After the show was over, we met up with one our friends from college who lives in New York and explored the city into the wee small hours of the morning. (I’m now qualified to tell you that New York does, in fact, sleep.)
Sunday: Sunday was much more low-key. We started things off with an excellent brunch at Jane in Greenwich Village. My eggs benedict was served on crispy grits. Can you even? I couldn’t.
Then we walked to the Lower East Side for — guess what! — more immigration. This time at the Tenement Museum. Multiple tours are offered within the converted tenement building, and each one require$ it$ own ticket. Sean and I chose Shop Life, which took place on the ground floor and explored the lifestyle of immigrants who’d owned shops in building. It was interesting, albeit a little too pricy and interactive for my taste (the interactivity is a selling point, but I would’ve preferred to hear more history from the tour guide and less speculation from the group).
After the Tenement Museum, we hoofed it to Katz Deli and ended up sitting right next to the infamous When Harry Met Sally… table. You know the one. I’m sorry to say that I did not have what she had. BUT what I did have was pretty darn close.
Sean and I split a pastrami sandwich because A) it was HUGE and we had dinner plans, and B) it was almost $20. For one sandwich. Oy, New York. But it was pure tender, greasy goodness. I enjoyed every minute.
In fact, I enjoyed it so much that I needed a nap after. We snoozed until 6:00p.m. or so and then headed out to meander along the High Line — a park built on an old, elevated freight train line.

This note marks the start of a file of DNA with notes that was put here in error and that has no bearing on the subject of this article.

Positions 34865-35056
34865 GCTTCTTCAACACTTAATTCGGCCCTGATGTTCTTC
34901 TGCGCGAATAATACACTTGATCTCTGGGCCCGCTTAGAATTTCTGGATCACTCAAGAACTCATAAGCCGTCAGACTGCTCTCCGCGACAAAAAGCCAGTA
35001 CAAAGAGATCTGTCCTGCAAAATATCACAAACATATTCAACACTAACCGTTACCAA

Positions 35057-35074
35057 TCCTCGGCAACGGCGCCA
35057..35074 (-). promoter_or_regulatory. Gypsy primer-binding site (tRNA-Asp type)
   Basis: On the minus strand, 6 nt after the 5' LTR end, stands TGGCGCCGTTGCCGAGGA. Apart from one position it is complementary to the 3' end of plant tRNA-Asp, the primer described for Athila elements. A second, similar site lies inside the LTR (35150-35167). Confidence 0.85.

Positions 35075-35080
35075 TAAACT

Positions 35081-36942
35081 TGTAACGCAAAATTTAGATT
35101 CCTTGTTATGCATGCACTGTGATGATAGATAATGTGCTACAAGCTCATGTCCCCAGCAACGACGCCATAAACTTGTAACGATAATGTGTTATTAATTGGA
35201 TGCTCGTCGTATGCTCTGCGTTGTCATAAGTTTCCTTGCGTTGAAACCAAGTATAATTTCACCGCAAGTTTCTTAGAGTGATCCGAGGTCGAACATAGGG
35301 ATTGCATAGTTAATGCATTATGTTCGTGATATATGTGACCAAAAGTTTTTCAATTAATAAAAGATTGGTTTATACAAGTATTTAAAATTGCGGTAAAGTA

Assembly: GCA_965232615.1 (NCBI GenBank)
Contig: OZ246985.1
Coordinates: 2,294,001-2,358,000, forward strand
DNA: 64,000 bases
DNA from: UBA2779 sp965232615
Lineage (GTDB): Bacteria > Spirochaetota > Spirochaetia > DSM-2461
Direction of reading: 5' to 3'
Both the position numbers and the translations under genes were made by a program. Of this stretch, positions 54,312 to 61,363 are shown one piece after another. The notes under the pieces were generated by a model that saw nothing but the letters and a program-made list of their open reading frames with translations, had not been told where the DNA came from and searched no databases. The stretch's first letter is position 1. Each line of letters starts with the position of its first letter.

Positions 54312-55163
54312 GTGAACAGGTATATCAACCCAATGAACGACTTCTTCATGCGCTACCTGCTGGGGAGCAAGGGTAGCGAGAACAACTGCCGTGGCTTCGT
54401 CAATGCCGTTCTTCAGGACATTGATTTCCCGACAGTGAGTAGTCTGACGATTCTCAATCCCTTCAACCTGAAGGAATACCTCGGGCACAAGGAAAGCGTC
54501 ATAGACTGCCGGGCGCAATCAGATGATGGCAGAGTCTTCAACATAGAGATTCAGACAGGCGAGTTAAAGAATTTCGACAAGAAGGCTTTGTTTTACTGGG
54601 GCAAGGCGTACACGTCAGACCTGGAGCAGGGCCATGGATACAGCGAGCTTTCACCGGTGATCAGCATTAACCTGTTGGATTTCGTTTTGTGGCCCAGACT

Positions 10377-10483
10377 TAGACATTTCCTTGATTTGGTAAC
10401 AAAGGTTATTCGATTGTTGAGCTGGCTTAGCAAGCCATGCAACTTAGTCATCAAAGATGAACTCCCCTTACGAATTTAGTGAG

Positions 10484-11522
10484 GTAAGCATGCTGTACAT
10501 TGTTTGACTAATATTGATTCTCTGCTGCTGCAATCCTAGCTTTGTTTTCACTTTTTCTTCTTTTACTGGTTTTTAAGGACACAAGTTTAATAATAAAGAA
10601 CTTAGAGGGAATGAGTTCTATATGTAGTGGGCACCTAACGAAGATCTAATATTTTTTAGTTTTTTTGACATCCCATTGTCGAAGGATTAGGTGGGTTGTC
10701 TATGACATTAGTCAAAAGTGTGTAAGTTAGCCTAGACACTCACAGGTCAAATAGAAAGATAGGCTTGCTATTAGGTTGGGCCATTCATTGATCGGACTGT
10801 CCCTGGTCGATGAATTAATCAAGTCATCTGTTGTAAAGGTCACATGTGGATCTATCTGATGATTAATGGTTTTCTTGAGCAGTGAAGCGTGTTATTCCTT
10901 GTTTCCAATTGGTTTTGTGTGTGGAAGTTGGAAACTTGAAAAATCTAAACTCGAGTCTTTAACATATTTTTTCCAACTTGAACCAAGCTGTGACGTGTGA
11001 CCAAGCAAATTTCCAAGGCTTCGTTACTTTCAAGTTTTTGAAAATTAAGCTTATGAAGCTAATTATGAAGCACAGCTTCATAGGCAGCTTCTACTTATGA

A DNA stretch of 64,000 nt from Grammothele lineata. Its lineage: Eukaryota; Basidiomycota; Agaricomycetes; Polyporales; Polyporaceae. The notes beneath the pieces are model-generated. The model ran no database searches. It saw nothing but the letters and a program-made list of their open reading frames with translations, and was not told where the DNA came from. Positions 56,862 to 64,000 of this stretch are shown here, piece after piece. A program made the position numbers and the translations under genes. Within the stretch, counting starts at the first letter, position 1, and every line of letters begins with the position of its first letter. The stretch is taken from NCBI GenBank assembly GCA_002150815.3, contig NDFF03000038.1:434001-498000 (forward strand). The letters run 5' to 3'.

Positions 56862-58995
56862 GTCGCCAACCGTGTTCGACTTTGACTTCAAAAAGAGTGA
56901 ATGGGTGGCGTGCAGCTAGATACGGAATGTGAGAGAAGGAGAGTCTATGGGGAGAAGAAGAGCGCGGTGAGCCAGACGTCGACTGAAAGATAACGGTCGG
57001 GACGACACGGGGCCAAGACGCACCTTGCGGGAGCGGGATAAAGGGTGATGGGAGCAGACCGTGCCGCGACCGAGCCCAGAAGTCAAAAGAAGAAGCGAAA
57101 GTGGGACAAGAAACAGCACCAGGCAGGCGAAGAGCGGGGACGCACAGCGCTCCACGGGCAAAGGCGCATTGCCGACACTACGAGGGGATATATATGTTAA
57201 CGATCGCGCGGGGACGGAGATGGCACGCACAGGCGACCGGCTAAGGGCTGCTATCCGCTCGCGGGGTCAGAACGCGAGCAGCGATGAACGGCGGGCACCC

Once we’d worked up an appetite again (are you noticing a pattern here?) we walked to the original Shake Shack in Madison Square Park.
The line was insane, and we must’ve waited at least 40 minutes to order. But MAN was it worth it! My burger was topped with bacon and cherry peppers and drippy cheese, we shared a side of fries, and I washed everything down with a strawberry milkshake. (Loving a lactose intolerant person means never having to share your ice cream.)
Monday: We had absolutely zero plans for Monday, so I suggested we take the train into Brooklyn for bagels. I made the epic mistake of forgetting to ask for a toasted bagel (doh!) but I still enjoyed it very, very much. (Credit where credit’s due: the veggie cream cheese was outta this world. So thick and onion-y. YUM!)
We had time to kill before our bus left Manhattan at 2:30, we were in Brooklyn, and our subway cards were juuust about spent, so the obvious next step was to walk across the Brooklyn bridge. Epic crowds and speedy bicyclers notwithstanding, it was a pretty relaxed, easy walk. And it turned out to be our last little burst of physical activity for a long, long time.
About an hour into our bus ride back to Boston, we heard a loud bang. A few minutes later the bus driver pulled onto the shoulder of the busy freeway, did a lap around the bus, and came back in to report that we’d blown a tire. “I’ll put a call into dispatch,” he said. “It shouldn’t take long to fix.” An hour later, he reported that he was having trouble getting dispatch to send someone out, and it would be another hour. And hour after that, the same story — some griping about dispatch followed by an announcement that we’d be stuck there for yet another hour.
You might think that a bus full of stranded New Yorkers and Bostonians would’ve been an awfully cranky place to spend an afternoon, but for the most part, everyone on the bus kept their wits. A few Boston-bound buses stopped to save people in boarding groups A and B from our disabled bus, but Sean and I didn’t make the cut. It was like being on the Titanic, and we were in steerage. I’ll never let go.
FOUR HOURS after we stopped, the driver finally announced that a mechanic from a nearby town would be out in 30 minutes to fix the tire. I’m not sure why it took four hours to find that mechanic. I’m not sure why Bolt Bus didn’t send a second bus from New York or Boston or pretty much anywhere in New England to pick us up. I’m not sure why Sean and I didn’t think to bring snacks or water with us for what ended up being a nine-hour(!) drive home. What I am sure of is that, of all the food we ate on our New York trip, nothing excited us more than the McDonalds we picked up at 11:30p.m. on the way back to our apartment.